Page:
Anastacia Campbell at Six Flags

repeats yearly

Lost Stacy

I don’t remember setting this reminder.

Was I worried that this date would fade as time passed? Did I think I could forget the angry tears as I tore a chair to pieces as if it were paper? Could I lose a moment that still regularly gets caught in my throat?

September 16, 2015, is the day we lost Stacy.

Not lost her.

Failed her.

She was hurricane-force winds of passion and creative energy contained within the fragile walls of a child’s soap bubble. Her strength, evident in her writing and photography, was a brilliant beacon, valiantly piercing the darkness until it couldn’t anymore.

“I’m going to go the way of the Greats.” She would talk seriously about leaving the world on her own terms before she was no longer free to turn down the help and charity of others. It’s equal parts admirable and horrible – she was sharply crystal clear what she wanted, even if she remained ignorant of the cavernous hole she would leave in her wake. Stacy never considered herself special. She never understood the impact she made, and actively denied her importance to the world. If she could have been there for her funeral, she would have dismissed it with a wave of her hand and a sarcastic laugh, followed by a torrent of words explaining why she’s insignificant.

She wasn’t. She’s not. And even though I know I know I know it’s not true, guilt sits with me. On the couch at my friend’s house where I write this post while waiting for power to come back on at my house. In the backseat of my car when a particularly evocative song erupts from the speakers. Behind me at my desk, its hand on my shoulder, as this blessed fucking social media serves up painful reminders from the past. The guilt remains. I should have done something – anything. I could have prevented this. I let her down.

Anastacia Campbell, if she were to read that paragraph, would launch into a furious tirade, telling me exactly why I’m wrong to feel guilty. She’d tell me that she never doubted my love and friendship and loved me the same. That she knew I had her life preserver ready to go, 24/7. That how dare I think I could stop her once she’d made her mind up. I hear her now: “Avi, don’t you think for a solitary heartbeat that there was anything you – yes, even you, you hairy superbeast – could have done to stop me. You may like to climb tall buildings with way-too-young ingenues over your shoulder and fight off planes while thumping your chest, but that won’t stop this WOman from putting her finger on the button and going full-on Dr. Strangelove fucking nuclear. Guilt is for Nazis and bad parents – get over it.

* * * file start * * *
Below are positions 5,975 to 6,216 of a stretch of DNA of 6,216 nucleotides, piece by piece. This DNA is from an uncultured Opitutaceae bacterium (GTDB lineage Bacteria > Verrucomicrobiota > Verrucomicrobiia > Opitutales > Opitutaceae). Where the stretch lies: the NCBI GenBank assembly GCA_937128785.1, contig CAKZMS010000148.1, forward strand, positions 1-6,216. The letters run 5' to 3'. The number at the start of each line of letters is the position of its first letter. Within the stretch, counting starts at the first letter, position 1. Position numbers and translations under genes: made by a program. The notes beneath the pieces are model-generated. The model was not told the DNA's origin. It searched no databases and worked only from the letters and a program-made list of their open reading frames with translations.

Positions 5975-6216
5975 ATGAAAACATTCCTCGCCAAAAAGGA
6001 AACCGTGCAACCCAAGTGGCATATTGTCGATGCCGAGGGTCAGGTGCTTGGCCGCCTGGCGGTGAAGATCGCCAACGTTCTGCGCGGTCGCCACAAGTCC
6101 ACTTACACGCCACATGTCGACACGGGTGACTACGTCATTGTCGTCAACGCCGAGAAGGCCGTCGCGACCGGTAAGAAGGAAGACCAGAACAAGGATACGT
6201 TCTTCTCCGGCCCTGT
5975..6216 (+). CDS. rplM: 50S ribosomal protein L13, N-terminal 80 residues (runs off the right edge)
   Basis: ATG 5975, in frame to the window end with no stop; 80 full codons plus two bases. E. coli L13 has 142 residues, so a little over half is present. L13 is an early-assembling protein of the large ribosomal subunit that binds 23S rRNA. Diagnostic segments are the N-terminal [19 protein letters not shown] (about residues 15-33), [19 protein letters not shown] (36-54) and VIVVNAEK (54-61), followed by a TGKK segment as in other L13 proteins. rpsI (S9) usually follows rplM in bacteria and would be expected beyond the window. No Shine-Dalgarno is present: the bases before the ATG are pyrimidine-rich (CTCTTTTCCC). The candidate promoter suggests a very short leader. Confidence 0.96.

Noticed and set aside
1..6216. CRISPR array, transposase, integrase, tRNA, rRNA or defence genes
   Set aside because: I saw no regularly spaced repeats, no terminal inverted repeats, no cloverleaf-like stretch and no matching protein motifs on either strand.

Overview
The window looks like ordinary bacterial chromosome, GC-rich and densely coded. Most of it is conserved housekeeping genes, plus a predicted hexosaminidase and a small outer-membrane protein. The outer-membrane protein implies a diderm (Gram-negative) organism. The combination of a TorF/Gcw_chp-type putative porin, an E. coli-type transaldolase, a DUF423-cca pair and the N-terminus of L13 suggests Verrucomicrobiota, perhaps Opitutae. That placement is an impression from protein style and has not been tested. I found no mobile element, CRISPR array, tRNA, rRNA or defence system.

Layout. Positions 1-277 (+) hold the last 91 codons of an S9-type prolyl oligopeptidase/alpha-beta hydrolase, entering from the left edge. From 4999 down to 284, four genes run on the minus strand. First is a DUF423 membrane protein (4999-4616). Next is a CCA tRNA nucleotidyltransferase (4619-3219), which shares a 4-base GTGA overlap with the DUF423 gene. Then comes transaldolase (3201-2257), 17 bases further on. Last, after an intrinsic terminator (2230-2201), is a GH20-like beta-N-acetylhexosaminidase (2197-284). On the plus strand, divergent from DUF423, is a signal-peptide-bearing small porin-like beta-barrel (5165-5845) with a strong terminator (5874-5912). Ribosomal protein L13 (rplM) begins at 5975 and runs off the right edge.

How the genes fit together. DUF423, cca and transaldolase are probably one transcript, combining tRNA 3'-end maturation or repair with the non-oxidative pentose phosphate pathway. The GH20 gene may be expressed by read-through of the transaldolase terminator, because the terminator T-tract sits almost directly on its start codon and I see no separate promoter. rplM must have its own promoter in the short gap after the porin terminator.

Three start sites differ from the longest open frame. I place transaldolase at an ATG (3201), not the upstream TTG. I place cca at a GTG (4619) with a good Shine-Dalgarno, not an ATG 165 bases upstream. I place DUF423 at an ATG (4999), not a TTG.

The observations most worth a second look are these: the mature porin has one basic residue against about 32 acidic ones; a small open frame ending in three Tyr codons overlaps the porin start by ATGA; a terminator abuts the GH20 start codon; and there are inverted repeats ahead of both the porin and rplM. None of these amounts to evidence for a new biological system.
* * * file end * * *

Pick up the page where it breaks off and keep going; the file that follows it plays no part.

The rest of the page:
I know she’s right, and I’ve made peace with the lack of closure and the feeling that had I listened a little harder, had I reached out more frequently, had I told her more consistently what she meant to me, had I only fit a DeLorean with a flux capacitor and gone back in time, things would have been different. I know they wouldn’t have. I know that what remains are the love, the feelings, the memories, and everything that I’ll never forget about Stacy Effing Campbell.

Stacy Campbell

I’ll never forget the text I got. “Hi Adam. This is Stephanie, a friend of Stacy’s. Can you call me when you get this?” I sat in my car and sobbed as I dialed. I knew. We all knew.

I’ll always remember laughing until we cried as we laid in bed and shared the most awful memes and jokes.

I’ll never forget the calls and texts I made to her circle of friends. The messages I sent and received. The tears and rage.

I’ll always remember giving her space to suffer in her own way until she’d emerge like a butterfly, filled with energy and life.

I’ll never forget the friends who helped. The ones who gave to make sure her life could be celebrated properly.

I’ll always remember our conversations ranging from perverse to world-changing to darker than our souls.

I’ll never forget the hug I shared with a stranger who has now become one with my circle of close friends.

I’ll always remember our plans for the future, bigger than life and filled with hope.

I’ll never forget sitting quietly in her apartment, seeing where she lived even though she no longer did.

I’ll always remember her smile and her laugh, her warmth and her love, and what she meant to me.

I’ll never forget this day.

I’ll always remember her.

Today, two years ago, was the day we lost Stacy.

Someday I’ll find her.

stacy campbell


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